To achieve secondary healthcare, we improved a specialist hospital, refurbish it and put up structures. At this moment, it has qualified to have resident doctors on training who are qualified to be consultants. We improved on it to have space for those that graduate from medical college. They were not there before, but we recruited specialists in the fields of medicine so that they could give them the training to be qualified as registered and licenced doctors. So from residency to internship, we have complete facilities for training and retraining in the specialist hospital. Taking that as an example, we now widen it to cover all the state by having at least a re-modified, improved and a specialist hospital in each of the senatorial districts. In the far north there is one at Vajoga, in the central, there is one that is completely a new hospital that we are putting up and at the south, at Katungo, we are working. 

The Katungo hospital was the first hospital in the whole of the north east during the missionary days, so we now made effort to improve it, it is about to be completed. Together with the teaching hospital which used to be the federal medical centre now taken over by the federal government to be a teaching hospital. From basic to secondary and tertiary healthcare, we are making efforts to see that we have complete healthcare cover.

We have set up health insurance programme known as Go Health. So far, we have even extended to cover the informal sector. Previously from the beginning it was civil servants, both state and local government. We have opened up the window; there should be about 50,000 that has enrolled plus those that are not our own citizens, because those that relocated, especially displaced persons are being enrolled and are getting their own.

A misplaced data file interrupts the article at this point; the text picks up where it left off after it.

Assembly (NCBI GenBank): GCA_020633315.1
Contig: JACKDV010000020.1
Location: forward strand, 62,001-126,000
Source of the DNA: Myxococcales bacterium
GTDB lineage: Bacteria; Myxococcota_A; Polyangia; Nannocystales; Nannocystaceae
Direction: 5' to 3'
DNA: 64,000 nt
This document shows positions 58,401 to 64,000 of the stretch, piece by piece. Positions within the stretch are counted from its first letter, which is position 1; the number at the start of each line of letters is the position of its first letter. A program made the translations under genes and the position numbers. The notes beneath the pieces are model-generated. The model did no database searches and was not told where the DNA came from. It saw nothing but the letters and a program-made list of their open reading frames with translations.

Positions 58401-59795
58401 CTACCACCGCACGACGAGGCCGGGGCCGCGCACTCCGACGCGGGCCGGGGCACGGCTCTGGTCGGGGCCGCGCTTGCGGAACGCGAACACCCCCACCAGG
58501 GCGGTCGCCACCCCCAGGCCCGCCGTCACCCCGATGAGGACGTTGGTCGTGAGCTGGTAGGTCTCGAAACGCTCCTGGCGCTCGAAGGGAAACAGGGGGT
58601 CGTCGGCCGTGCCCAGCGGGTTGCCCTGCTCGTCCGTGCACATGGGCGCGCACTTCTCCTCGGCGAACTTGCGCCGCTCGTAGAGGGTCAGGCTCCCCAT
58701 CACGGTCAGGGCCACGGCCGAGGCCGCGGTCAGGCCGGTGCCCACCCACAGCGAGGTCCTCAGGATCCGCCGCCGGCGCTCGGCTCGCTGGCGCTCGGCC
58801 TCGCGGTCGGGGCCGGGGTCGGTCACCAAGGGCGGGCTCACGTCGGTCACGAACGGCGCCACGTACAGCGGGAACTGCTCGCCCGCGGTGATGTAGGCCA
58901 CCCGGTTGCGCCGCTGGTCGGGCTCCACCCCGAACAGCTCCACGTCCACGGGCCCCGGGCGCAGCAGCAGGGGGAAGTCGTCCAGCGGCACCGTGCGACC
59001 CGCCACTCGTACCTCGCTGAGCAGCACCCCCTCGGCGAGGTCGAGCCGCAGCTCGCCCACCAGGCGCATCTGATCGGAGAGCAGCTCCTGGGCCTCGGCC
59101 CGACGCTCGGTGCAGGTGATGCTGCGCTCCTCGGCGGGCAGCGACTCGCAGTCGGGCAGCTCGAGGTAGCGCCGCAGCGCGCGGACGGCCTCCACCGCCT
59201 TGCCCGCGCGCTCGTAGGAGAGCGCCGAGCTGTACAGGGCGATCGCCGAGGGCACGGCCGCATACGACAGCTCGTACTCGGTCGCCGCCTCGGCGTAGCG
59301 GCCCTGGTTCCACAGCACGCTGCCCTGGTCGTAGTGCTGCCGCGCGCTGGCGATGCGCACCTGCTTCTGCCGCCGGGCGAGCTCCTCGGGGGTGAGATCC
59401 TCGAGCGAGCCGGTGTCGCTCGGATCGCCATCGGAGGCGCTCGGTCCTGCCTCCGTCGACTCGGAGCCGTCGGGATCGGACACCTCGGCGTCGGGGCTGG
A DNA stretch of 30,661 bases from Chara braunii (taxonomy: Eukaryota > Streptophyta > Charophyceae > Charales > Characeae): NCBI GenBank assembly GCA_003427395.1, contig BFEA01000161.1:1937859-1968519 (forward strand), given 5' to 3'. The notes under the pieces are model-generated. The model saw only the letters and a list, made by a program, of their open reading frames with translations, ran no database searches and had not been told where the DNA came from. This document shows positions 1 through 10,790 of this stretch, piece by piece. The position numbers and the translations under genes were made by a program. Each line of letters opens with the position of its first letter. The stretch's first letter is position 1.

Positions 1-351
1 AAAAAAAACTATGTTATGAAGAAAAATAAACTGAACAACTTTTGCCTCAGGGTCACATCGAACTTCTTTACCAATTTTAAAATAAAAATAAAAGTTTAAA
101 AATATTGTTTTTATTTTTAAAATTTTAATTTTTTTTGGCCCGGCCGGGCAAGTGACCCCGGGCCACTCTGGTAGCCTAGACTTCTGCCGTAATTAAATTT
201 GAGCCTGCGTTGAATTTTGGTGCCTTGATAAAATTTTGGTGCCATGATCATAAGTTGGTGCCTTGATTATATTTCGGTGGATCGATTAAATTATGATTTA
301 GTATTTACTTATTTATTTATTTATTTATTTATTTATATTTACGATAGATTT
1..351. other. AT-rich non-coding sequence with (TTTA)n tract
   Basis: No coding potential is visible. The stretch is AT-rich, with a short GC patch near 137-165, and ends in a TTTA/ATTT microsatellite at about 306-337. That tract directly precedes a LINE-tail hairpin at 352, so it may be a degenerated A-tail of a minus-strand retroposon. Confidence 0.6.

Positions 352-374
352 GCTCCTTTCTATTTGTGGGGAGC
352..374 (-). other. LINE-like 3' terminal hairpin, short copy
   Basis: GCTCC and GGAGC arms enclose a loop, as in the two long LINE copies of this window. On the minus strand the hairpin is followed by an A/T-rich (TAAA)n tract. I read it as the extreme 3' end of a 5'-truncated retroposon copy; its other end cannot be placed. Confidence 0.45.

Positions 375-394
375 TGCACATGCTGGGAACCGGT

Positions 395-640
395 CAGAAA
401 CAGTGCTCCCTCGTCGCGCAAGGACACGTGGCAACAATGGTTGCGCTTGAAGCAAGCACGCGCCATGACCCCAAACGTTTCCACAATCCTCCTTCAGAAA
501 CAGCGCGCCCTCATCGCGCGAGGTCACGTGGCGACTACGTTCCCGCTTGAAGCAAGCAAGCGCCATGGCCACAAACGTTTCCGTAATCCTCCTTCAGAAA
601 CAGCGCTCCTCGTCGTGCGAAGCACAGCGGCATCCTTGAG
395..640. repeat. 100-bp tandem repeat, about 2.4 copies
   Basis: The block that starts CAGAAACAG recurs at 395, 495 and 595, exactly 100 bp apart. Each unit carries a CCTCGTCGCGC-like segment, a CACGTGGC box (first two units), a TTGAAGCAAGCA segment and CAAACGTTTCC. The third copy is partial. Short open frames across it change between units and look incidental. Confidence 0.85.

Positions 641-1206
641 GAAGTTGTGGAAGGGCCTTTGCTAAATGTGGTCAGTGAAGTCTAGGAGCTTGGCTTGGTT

Those of them and the physically challenged people that were around were registered for free. All it takes now is to ensure there is a very robust healthcare service in Gombe State and I can ask that you come and see for yourself .

What are you doing to market Gombe state to the world?

Well the greatest challenge of the North East was the issue of Boko Haram and insecurity. When you are talking of insecurity, the idea to attract tourist to that place becomes a problem. But it has subsided now and we have a lot of facilities and events that could attract tourists but I think we need to do a lot and that is why I said that we will extend invitation to you people to come and see so that we can help in showing to the world what Gombe has in terms of tourism, trade and investment.

On taking development to the grassroot what are some of the milestone achievements of your administration so far at the local government level?

There is none of our local government that is not linked to a tarred road. So also power and to some extent even water supply and health care.